Colonial Williamsburg®

History.org: The Colonial Williamsburg Foundation's Official History and Citizenship Website

CW Foundation navigation

The Colonial Williamsburg Foundation

Page content
Reset text sizeResize text larger

November 30, 2007

Toy exhibition at The Museums of Colonial Williamsburg explores adult world through the eyes of a child

"A Child’s-Eye View,” an exhibition at The Museums of Colonial Williamsburg, features toys from the decorative arts and folk art collections.

The exhibition explores how children re-create the adult world from their own perspective through play and toys. Now on display, dollhouses, toy trains and other playthings bring back fond memories of childhood. “Many of the toys featured in ‘A Child’s-Eye View’ replicate in miniature everyday objects found in the adult world,” said Jan Gilliam, manager of exhibition planning and associate curator of toys. “These toys brought the real world down to a size that could easily be manipulated by children. In play, children learned useful skills but also enjoyed being in charge of their own households, railroad yards, villages or menageries.”

Exhibit designers kept their young guests in mind when creating this display. Objects have been installed at the viewing height of a 10-year-old child.

Two treasured dollhouses -- the Long Island and Rumford Dollhouses -- are featured. Found in Long Island, N.Y., the Long Island Dollhouse was made around 1900 and measures over 12 feet in length. Its furnishings consist of pieces from 19th and 20th centuries. The Rumford Dollhouse features four rooms and was made in the early part of the 19th century for twin sisters living in Philadelphia. The house passed through several generations of the same family until it was given to the folk art museum. All of the furnishings are original to the house.

Dolls have been popular toys for girls through the centuries. In this exhibition, Gretchen was a cherished member of the Clymer-Rumford family. She was made in Philadelphia by the Greiner firm in the last quarter of the 19th century. Another special doll, made around 1790, came with an extensive wardrobe, including everything from shift and stays to gowns and hats. Probably made in England, the doll is made of wood with glass eyes, painted facial features and jointed limbs. This is the first time this doll has been on display.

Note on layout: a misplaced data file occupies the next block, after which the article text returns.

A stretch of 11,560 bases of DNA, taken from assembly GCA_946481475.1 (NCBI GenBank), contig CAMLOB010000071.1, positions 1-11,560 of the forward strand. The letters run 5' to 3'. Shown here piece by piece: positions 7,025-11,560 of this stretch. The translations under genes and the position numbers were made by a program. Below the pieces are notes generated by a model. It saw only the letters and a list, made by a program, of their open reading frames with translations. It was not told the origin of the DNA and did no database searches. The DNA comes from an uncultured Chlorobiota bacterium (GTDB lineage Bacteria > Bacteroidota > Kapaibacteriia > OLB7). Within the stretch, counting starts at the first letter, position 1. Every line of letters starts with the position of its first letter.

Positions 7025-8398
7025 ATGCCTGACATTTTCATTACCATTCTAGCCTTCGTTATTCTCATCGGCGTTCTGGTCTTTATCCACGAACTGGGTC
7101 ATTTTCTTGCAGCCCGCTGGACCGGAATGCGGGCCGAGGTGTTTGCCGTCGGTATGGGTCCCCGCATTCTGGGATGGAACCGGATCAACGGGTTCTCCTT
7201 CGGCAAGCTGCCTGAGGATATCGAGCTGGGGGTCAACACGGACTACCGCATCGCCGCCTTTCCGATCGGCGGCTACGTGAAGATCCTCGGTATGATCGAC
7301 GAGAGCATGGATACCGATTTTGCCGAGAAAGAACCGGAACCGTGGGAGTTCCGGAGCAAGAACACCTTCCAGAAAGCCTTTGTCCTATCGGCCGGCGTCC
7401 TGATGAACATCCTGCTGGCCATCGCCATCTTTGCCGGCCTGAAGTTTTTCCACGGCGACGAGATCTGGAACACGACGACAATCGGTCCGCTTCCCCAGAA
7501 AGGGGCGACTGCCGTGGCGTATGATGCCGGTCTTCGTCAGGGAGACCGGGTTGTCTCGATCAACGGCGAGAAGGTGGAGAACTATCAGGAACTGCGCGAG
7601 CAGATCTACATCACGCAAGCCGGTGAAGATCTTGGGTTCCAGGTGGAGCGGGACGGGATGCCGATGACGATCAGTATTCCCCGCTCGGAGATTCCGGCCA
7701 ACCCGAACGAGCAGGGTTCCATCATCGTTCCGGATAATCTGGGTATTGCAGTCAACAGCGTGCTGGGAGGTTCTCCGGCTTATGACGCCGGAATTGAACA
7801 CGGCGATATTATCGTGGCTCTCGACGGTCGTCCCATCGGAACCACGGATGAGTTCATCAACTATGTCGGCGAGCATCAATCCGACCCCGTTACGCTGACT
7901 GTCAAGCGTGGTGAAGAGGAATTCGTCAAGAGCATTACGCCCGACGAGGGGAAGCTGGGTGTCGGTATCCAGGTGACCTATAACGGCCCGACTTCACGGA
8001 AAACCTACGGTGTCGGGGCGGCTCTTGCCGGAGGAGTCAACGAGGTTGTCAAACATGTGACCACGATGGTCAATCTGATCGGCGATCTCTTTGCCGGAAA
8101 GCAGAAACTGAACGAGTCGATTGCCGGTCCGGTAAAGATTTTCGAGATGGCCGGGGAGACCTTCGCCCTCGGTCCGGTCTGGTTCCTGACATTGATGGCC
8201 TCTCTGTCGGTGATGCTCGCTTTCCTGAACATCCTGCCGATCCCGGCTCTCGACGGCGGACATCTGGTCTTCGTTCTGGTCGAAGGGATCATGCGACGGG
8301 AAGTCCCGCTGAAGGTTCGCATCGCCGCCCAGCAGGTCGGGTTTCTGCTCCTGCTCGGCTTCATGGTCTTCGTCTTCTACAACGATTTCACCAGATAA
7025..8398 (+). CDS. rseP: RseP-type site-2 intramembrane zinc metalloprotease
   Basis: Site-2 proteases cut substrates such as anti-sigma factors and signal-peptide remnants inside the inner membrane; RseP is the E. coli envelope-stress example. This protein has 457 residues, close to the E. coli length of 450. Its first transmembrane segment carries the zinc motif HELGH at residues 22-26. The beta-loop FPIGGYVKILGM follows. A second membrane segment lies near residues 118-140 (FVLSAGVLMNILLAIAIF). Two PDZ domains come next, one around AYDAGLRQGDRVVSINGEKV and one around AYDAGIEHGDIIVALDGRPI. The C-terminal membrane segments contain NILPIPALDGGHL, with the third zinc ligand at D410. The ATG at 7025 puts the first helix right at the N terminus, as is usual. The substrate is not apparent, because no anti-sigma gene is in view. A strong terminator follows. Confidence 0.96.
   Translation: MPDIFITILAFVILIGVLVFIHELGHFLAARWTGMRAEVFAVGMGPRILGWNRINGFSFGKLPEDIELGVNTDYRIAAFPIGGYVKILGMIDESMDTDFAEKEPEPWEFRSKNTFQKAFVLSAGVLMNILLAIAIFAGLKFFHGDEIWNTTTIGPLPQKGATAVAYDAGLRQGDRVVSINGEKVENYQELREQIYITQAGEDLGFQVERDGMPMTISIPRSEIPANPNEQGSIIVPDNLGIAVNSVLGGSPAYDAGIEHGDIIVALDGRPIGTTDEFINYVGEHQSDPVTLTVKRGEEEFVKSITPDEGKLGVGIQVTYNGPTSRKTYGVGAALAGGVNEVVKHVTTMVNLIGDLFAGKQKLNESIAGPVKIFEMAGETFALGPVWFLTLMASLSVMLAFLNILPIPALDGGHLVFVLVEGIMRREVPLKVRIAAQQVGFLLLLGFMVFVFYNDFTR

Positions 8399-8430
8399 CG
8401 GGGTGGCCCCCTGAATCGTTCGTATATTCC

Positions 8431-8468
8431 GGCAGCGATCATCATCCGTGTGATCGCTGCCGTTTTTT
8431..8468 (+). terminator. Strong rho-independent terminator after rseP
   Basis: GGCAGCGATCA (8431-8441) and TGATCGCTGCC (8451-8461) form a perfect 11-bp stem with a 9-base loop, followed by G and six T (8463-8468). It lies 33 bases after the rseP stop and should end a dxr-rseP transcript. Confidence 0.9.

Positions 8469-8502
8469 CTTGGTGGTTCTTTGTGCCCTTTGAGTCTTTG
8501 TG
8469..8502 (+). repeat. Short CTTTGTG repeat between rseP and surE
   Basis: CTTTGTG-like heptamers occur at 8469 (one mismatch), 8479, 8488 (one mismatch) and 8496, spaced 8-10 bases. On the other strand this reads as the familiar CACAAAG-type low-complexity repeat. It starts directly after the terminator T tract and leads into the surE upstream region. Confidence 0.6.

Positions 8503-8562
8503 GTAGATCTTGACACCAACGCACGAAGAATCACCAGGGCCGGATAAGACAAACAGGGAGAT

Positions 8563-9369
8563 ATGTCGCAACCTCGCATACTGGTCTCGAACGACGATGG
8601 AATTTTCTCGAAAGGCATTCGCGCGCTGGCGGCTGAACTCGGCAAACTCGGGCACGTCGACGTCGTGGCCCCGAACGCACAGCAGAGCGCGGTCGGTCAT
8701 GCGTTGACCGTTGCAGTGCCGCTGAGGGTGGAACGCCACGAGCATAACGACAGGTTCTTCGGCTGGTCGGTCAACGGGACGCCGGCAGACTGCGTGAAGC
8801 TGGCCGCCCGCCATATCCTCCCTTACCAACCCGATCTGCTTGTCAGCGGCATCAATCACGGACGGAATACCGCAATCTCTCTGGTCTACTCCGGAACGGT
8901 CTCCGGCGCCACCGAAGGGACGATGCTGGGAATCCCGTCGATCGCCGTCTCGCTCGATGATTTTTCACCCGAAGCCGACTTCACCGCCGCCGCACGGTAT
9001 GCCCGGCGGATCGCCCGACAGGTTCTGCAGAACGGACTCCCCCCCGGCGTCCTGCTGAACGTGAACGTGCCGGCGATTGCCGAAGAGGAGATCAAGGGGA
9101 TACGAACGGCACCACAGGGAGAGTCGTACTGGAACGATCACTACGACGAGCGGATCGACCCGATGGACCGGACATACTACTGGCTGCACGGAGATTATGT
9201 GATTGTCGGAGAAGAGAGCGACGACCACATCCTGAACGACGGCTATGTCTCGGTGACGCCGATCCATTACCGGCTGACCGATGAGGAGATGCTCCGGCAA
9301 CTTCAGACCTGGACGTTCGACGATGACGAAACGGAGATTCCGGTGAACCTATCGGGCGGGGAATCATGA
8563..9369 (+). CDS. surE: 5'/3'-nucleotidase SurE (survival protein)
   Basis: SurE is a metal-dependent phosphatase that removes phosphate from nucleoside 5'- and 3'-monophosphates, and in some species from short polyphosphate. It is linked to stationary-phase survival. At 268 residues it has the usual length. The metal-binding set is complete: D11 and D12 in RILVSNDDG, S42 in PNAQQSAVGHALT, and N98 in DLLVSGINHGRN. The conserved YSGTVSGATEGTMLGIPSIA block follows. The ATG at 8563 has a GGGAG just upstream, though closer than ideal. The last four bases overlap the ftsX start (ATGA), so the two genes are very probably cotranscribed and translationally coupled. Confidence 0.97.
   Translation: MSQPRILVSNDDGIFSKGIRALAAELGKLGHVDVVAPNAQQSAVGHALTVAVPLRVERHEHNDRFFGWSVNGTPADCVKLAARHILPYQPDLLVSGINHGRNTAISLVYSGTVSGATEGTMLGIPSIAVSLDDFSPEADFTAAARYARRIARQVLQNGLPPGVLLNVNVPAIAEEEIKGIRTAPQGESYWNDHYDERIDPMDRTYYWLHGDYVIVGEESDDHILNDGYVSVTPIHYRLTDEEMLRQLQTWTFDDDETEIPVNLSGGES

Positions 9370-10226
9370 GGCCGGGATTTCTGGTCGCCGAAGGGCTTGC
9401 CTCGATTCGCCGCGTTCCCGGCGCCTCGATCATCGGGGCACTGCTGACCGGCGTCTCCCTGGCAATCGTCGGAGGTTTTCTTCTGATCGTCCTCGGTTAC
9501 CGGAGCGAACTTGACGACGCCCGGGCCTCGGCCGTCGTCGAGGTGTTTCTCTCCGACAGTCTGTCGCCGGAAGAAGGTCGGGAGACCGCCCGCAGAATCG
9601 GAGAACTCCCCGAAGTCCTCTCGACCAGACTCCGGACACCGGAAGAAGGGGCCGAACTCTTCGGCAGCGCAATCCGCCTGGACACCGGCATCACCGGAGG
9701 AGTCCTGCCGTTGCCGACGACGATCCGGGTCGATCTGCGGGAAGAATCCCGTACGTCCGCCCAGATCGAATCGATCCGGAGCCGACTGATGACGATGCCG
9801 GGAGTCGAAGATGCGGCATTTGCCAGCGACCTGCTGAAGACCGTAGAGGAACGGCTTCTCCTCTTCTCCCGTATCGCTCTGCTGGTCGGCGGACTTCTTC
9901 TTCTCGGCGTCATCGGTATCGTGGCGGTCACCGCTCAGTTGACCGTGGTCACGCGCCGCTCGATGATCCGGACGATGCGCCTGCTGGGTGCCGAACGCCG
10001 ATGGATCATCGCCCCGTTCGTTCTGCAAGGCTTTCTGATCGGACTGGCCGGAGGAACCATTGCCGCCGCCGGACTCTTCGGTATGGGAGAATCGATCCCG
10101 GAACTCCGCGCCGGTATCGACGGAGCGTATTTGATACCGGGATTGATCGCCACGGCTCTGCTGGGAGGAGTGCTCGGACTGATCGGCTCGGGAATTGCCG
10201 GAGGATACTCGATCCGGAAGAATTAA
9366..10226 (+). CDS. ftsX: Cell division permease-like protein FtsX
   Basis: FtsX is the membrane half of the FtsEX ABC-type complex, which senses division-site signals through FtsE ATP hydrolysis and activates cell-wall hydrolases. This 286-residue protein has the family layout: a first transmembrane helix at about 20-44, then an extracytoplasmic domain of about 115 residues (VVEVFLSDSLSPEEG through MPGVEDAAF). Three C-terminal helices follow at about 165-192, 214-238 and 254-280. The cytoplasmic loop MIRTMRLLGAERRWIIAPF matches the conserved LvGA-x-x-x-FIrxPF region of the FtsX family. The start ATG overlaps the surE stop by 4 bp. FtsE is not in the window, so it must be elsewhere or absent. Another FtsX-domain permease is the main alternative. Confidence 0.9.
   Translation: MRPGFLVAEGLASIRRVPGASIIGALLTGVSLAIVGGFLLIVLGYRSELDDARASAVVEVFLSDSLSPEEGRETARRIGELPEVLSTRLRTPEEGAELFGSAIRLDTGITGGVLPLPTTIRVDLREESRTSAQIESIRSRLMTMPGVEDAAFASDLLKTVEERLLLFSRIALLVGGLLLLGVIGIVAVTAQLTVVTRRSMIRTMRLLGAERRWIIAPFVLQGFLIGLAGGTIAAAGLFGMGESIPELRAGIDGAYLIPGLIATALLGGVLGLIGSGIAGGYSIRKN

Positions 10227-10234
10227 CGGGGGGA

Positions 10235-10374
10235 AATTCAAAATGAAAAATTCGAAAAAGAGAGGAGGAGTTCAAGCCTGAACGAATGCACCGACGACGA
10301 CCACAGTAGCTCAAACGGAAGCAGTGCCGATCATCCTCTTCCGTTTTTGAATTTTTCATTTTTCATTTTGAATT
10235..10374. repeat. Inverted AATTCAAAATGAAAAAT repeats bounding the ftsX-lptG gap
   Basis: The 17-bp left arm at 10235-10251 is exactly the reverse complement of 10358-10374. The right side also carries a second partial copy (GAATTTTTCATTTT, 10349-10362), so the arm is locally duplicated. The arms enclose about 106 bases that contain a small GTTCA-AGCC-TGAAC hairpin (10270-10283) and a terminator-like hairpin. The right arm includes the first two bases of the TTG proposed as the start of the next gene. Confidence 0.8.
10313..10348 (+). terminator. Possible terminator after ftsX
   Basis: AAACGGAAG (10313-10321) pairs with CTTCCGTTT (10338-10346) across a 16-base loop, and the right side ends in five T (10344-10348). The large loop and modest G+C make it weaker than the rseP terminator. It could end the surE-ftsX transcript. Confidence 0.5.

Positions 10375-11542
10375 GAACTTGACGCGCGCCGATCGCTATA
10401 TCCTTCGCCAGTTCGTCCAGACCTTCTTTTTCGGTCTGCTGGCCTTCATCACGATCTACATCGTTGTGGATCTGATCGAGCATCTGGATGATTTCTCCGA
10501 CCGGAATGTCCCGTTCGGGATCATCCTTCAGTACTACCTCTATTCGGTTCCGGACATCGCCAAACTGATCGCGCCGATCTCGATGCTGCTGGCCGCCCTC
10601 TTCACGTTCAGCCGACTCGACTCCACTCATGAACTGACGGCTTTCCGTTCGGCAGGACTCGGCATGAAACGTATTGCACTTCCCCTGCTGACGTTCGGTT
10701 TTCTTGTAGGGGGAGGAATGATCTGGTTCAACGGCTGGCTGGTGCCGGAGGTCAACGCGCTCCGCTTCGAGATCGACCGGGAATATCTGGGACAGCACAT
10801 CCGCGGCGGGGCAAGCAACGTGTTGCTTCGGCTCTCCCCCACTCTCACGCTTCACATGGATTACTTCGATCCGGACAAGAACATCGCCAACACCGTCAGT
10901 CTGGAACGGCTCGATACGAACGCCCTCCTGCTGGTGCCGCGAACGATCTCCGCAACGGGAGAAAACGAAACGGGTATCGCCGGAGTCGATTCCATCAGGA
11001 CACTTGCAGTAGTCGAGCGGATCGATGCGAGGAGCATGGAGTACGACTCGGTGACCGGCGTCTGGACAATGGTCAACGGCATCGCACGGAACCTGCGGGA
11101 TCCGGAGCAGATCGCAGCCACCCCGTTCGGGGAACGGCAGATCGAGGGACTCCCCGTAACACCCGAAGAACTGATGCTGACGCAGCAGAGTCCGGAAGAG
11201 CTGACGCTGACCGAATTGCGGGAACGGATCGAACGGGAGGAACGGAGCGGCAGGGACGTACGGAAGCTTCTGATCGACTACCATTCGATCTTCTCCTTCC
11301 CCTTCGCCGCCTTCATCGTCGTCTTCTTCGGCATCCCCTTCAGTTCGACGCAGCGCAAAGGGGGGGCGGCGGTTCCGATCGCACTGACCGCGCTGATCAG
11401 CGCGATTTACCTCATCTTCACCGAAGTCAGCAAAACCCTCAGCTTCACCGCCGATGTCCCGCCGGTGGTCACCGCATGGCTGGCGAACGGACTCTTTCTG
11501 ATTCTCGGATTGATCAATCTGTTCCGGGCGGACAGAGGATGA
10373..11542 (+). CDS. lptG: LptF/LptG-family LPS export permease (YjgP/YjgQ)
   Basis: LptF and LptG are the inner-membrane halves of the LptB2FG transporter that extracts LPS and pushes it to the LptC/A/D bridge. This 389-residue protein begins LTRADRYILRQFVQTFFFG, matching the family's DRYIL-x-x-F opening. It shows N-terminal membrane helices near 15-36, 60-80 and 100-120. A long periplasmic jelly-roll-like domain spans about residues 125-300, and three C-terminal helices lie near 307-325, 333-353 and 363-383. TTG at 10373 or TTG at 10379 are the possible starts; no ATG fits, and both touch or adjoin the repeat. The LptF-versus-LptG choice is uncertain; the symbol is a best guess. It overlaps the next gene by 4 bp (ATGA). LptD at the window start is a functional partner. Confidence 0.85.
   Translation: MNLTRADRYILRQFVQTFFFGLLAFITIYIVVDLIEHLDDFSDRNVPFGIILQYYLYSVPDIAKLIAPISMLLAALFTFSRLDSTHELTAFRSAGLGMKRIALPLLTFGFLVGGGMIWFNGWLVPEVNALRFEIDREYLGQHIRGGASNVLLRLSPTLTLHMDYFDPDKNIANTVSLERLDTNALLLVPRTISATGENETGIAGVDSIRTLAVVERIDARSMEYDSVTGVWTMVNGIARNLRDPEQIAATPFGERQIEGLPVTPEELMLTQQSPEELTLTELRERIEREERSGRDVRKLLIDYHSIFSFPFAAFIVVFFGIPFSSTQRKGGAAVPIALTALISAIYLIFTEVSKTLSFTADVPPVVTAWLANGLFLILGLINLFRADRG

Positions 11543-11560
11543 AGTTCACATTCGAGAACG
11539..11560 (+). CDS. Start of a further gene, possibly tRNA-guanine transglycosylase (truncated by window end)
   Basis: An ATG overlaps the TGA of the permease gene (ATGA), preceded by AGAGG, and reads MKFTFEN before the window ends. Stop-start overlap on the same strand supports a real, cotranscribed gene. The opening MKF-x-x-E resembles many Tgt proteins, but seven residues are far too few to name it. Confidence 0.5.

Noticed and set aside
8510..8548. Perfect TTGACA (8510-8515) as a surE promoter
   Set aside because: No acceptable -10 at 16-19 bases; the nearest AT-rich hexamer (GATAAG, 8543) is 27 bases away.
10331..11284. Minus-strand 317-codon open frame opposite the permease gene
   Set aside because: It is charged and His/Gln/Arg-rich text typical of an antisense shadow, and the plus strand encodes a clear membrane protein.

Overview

Trains have always captured the imagination of children and adults alike. This wooden train features railcars decorated with the names of rail lines from the northeast including New York and Philadelphia. Although there are no wheels on this train, the painted details give it a realistic look that would surely delight any young boy. In addition, several electric Lionel trains from the Carstens collection dating from the 1920s-1940s -- including the Blue Comet and the Flying Yankee – will be on view.

The Museums of Colonial Williamsburg acknowledges Hal and Phyllis Carstens of Newton, N.J., for their generous support of the exhibition. From Nov. 4, 2000 to Sept. 4, 2001, an exhibition of their train collection, “Toy Trains from the Carstens Collection,” was on display at the Abby Aldrich Rockefeller Folk Art Museum.

“A Child’s-Eye View” is on display in the DeWitt Wallace Decorative Arts Museum through May 2009.

The Museums of Colonial Williamsburg are open to ticketed guests 10 a.m. to 5 p.m. Jan. 1- March 16, 2008, and 10 a.m. to 7 p.m. March 17-Dec. 31, 2008. Admission is by Colonial Williamsburg admission ticket, a separate Museums admission ticket, Annual Museums Pass, or Good Neighbor Pass. Entered through the Public Hospital of 1773, the Museums of Colonial Williamsburg are located at 325 W. Francis St. For museum program information, telephone (757) 220-7724.

Established in 1926, the Colonial Williamsburg Foundation is the not-for-profit educational institution that preserves and operates the restored 18th-century Revolutionary capital of Virginia as a town-sized living history museum, telling the inspirational stories of our nation’s founding men and women. Within the restored and reconstructed buildings, historic interpreters, attired as colonial men and women from slaves to shopkeepers to soldiers, relate stories of colonial Virginia society and culture — stories of our journey to become Americans – while historic tradespeople research, demonstrate and preserve the 18th-century world of work and industry. As Colonial Williamsburg interprets life in the time of the American Revolution for its guests, it also invites them to interact with history. Williamsburg is located in Virginia’s Tidewater region, 20 minutes from Newport News, within an hour’s drive of Richmond and Norfolk, and 150 miles south of Washington D.C., off Interstate 64. For more information about Colonial Williamsburg, call 1-800-HISTORY or visit Colonial Williamsburg’s Web site at www.history.org.

Media Contact:
Penna Rogers
(757) 220-7121



Footer